According to Apte and Day (1998), pesticides used in grass and broadleaf weed control in agriculture or in antifouling boat paint are the most ecotoxicologically relevant to marine species. S-metolachlor is one of the most intensively used chloroacetamide herbicide in agriculture and is moderately toxic to freshwater and estuarine animals (Lizotte et al., 2009; Cook and Moore, 2008; Jin-Clark et al., 2008; Wan et al., 2006). For instance, the low acute toxicity of metolachlor exposure was found for Oncorhynchus sp. and Daphnia magna, with 24 h-LC50 values of 19,000–44,000 μg L−1 and 80,000 μg L−1, respectively. Metolachlor is regularly detected in European surface waters during the crop-growing season ( Buser et al., 2000). Diuron is a substituted urea herbicide and has been associated with general weed control on land. The use of this Amrubicin
as an herbicide has been restricted in France since 2002 (JO n°80 April 5, 2002). Diuron has also been used as an antifouling agent in many European countries ( Boxall et al., 2000; Martinez et al., 2001). This compound is commonly detected in areas of high boating or yachting activity and is considered to be relatively persistent in seawater ( Konstantinou and Albanis, 2004), with a slow breakdown (from one month to one year) ( Okamura, 2002) and half-lives of about 60 days ( Harino et al., 2005). In Dutch and British coastal areas, diuron is present at higher concentrations than irgarol and other biocides ( Lamoree et al., 2002; Thomas et al., 2002). Depending on the time or concentration of exposure and the considered species, diuron has shown toxic effects on various organisms such as algae, crustaceans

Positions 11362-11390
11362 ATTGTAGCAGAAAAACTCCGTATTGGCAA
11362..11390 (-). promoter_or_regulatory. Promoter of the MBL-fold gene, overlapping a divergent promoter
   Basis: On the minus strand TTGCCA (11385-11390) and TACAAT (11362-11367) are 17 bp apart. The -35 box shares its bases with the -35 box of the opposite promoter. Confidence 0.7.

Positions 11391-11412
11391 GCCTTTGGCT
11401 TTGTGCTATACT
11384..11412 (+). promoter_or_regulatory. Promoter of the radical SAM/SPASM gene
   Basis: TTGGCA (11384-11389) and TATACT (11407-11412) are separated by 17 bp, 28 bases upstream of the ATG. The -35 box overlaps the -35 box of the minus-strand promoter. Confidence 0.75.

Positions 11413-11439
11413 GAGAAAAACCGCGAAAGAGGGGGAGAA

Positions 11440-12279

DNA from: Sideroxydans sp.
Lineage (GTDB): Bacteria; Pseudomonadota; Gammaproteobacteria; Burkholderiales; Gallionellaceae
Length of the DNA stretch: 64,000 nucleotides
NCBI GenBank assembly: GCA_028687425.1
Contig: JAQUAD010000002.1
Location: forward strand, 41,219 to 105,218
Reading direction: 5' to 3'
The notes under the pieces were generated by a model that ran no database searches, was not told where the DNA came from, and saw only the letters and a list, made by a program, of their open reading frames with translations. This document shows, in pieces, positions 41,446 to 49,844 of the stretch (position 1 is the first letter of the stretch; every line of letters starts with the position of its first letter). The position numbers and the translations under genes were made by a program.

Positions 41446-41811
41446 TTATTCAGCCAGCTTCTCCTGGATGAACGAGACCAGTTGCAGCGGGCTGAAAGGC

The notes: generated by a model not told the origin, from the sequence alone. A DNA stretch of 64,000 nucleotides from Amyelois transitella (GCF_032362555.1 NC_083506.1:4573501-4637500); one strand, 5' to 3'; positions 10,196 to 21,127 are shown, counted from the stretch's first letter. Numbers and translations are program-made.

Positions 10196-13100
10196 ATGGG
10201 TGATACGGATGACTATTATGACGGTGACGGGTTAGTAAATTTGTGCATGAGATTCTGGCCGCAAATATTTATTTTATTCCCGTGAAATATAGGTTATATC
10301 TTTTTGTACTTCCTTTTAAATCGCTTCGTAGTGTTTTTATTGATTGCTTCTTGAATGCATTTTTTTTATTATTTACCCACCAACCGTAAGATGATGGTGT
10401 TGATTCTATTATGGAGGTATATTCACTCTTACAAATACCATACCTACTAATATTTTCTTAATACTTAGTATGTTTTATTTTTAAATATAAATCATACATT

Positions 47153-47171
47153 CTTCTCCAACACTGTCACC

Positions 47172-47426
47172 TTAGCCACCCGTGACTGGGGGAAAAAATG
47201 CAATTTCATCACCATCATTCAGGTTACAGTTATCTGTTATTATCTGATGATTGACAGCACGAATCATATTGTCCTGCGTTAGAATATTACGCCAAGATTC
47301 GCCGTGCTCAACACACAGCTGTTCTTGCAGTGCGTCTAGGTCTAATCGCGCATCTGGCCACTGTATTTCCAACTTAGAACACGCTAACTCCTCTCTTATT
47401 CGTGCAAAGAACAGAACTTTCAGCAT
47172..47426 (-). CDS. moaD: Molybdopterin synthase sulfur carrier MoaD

and fish ( Fernández-Alba et al., 2001, 2002; Okamura, 2002). Irgarol is a herbicidal additive used in copper-based antifouling paints and it is estimated that its overall residence time in the marine systems is over 10 years ( Ranke, 2002). If so, irgarol can be considered as a persistent organic pollutant. High levels of irgarol were reported in April–May when the high boating season starts at the west coast of Sweden ( Dahl and Blanck, 1996). Early studies reported that although irgarol was found to be highly toxic to algae and higher plants, as it is a potent inhibitor of photosynthesis ( Dahl and Blanck, 1996; Macinnis-Ng and Ralph, 2003; Nyström et al., 2002; Owen et al., 2002), it is comparatively less toxic to marine bacteria and crustaceans as well as in fish cell culture ( Okamura et al., 2000b, 2002). However, to our knowledge, the literature relating to the toxic effects of metolachlor, irgarol and diuron on marine invertebrate species, particularly the Pacific oyster, is still limited.